When does federal law require you to pay a job applicant to interview? Wait, what?!? (UPDATED)


Image Credit: Pixabay.com (https://pixabay.com/en/dollar-gift-hand-keep-give-3313761/)


A big tip of the cap and thank you to Janette Levey Frisch, who is the muse for today’s post.

Yesterday, Janette posted on LinkedIn and a U.S. Department of Labor settlement. This isn’t just any ordinary wage and hour settlement. No, this one settled Fair Labor Standards Act allegations that an employer “[v]iolated the federal minimum wage requirements by requiring candidates for hire to perform a ‘working interview’ to conclude their application but failed to pay the individuals for those hours worked.

I’m gonna let that sink in with you for a bit. If you need some pearls for clutching, I have an extra set.

Even I was somewhat taken aback by this, so I turned to the law firm of Google and Bing for some answers.

UPDATED 12/20/18, 1:00 PM: I misread the Ninth Circuit decision that I’m about to reference below. The original blog post, which I have since vaporized, reflects that. The court actually concluded that the plaintiffs, applicants for a truck driver position, were not employees. I hate making these mistakes. It reminds me of that time that I thought that I had bought some vanilla ice cream from the supermarket for a snack — ok, breakfast — only to come home and realize that the label on the pint — ok, gallon tub — said Rocky Road.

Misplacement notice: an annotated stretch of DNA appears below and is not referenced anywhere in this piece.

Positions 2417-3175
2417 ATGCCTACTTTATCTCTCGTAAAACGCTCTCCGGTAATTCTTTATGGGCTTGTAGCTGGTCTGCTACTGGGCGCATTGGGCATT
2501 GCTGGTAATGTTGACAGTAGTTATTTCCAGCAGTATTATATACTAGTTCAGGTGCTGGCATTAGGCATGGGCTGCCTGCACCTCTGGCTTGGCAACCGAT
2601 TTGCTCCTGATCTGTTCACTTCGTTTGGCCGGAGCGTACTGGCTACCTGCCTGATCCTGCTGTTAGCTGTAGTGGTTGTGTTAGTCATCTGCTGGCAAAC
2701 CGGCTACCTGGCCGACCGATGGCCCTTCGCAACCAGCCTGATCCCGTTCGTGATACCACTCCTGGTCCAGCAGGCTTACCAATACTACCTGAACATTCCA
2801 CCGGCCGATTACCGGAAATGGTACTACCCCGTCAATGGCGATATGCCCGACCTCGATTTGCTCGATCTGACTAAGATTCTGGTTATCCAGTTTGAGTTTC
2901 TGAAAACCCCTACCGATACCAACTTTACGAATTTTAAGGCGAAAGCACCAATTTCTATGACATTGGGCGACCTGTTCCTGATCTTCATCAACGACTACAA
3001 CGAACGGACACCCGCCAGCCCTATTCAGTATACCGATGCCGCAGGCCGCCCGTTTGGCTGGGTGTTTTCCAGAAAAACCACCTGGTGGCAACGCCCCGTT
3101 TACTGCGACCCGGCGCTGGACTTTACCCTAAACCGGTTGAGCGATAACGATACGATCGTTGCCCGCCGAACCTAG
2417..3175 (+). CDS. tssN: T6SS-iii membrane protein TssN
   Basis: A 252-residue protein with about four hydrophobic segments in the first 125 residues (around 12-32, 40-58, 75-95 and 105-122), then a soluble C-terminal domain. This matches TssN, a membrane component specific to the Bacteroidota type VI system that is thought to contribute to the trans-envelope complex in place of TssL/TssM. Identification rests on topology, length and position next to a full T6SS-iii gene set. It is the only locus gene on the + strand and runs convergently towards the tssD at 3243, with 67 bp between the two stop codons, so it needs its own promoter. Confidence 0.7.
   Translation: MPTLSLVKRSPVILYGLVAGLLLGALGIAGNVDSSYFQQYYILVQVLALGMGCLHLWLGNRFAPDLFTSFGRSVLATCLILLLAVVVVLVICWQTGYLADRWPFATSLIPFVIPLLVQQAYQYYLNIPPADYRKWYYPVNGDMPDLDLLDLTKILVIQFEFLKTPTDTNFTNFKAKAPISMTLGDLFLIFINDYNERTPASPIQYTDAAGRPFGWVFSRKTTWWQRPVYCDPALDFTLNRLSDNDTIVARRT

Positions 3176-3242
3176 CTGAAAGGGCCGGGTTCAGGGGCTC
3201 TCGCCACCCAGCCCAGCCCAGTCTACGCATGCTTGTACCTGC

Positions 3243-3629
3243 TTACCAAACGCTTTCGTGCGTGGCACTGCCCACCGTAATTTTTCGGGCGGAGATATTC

Yes, still I ate it all.

Are you happy now?

Sure enough, this was alleged to be a thing in a case in Oregon.

The plaintiffs were applicants for truck driver positions.  These drivers attended a three-day orientation. On the first day, applicants completed driving and skills tests. During the second and third days, applicants completed tax and administrative paperwork in a classroom setting.

In this Ninth Circuit decision, the federal appellate court concluded that a company did not violate the Fair Labor Standards Act by maintaining a policy not to pay job applicants for their time during a mandatory, three-day, orientation program.

The FLSA definition of “employ” means “to suffer or permit to work.” Although it spanned three days, this was the company’s method for ascertaining its drivers’ training and abilities, and not all participants are hired upon the orientation’s completion. Consequently, the court concluded that orientation attendees are not “employees” under the FLSA.

So do you (or don’t you) need to pay certain job applicants?

Why are you asking me? I’m not your lawyer. It depends.

(See, I am a lawyer.)

But, as Janette points out, “[a]ccording to the DOL, applicants are protected, especially when the ‘interview’ requires the applicant(s) to demonstrate how they’d perform the work required by the job.”

Food for thought next time you ask your job applicants to clean your kitchen and take out the trash.

Or is that just me?

Now if you’ll excuse me, I have to finish my breakfast, err, ice cream.

“Doing What’s Right – Not Just What’s Legal”
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